Lack of association between proton pump inhibitor use and brain aging: a cross-sectional study

Eur J Clin Pharmacol. 2021 Jul;77(7):1039-1048. doi: 10.1007/s00228-020-03068-8. Epub 2021 Jan 13.

Abstract

Purpose: Due to conflicting scientific evidence for an increased risk of dementia by intake of proton pump inhibitors (PPIs), this study investigates associations between PPI use and brain volumes, estimated brain age, and cognitive function in the general population.

Methods: Two surveys of the population-based Study of Health in Pomerania (SHIP) conducted in Northeast Germany were used. In total, 2653 participants underwent brain magnetic resonance imaging (MRI) and were included in the primary analysis. They were divided into two groups according to their PPI intake and compared with regard to their brain volumes (gray matter, white matter, total brain, and hippocampus) and estimated brain age. Multiple regression was used to adjust for confounding factors. Cognitive function was evaluated by the Verbal Learning and Memory Test (VLMT) and the Nuremberg Age Inventory (NAI) and put in relation to PPI use.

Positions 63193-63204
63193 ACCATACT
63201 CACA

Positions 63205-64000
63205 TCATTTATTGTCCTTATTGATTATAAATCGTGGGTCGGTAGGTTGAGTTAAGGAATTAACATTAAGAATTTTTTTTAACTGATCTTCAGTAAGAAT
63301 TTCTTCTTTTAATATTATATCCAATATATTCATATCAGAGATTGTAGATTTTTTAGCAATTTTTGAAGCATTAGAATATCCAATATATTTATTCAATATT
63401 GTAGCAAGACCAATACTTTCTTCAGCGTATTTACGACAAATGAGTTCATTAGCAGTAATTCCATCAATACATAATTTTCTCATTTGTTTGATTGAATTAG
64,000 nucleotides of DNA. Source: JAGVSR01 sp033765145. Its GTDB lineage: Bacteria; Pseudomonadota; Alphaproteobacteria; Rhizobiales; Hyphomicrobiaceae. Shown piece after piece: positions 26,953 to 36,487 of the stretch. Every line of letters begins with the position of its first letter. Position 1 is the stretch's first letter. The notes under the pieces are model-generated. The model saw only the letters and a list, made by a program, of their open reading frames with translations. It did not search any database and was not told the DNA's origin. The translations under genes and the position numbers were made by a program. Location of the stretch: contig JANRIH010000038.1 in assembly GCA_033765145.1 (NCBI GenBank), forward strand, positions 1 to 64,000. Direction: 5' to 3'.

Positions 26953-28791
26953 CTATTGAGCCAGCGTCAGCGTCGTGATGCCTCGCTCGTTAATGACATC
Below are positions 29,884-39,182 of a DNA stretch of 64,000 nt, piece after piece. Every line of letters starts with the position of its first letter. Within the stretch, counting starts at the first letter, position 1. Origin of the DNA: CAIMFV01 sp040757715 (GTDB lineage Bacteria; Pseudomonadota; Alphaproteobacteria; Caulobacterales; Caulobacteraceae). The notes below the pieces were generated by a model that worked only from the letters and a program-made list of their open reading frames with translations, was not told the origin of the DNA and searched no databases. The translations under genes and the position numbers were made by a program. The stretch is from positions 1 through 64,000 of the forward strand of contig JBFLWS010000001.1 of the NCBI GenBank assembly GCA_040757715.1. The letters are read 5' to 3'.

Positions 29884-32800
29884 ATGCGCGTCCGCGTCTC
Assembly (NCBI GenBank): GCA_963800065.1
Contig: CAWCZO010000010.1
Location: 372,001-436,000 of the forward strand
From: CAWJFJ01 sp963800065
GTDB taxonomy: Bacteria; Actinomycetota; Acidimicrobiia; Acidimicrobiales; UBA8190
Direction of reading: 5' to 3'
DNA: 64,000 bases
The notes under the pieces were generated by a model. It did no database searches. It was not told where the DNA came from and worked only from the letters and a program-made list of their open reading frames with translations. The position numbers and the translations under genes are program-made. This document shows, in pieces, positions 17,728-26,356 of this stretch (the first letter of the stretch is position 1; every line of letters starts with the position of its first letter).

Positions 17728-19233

Results: No association was found between PPI use and brain volumes or the estimated brain age. The VLMT score was 1.11 lower (95% confidence interval: - 2.06 to - 0.16) in immediate recall, and 0.72 lower (95% CI: - 1.22 to - 0.22) in delayed recall in PPI users than in non-users. PPI use was unrelated to the NAI score.

Conclusions: The present study does not support a relationship between PPI use and brain aging.

Keywords: Brain volume; Cognitive impairment; Dementia; Magnetic resonance imaging; Proton pump inhibitors.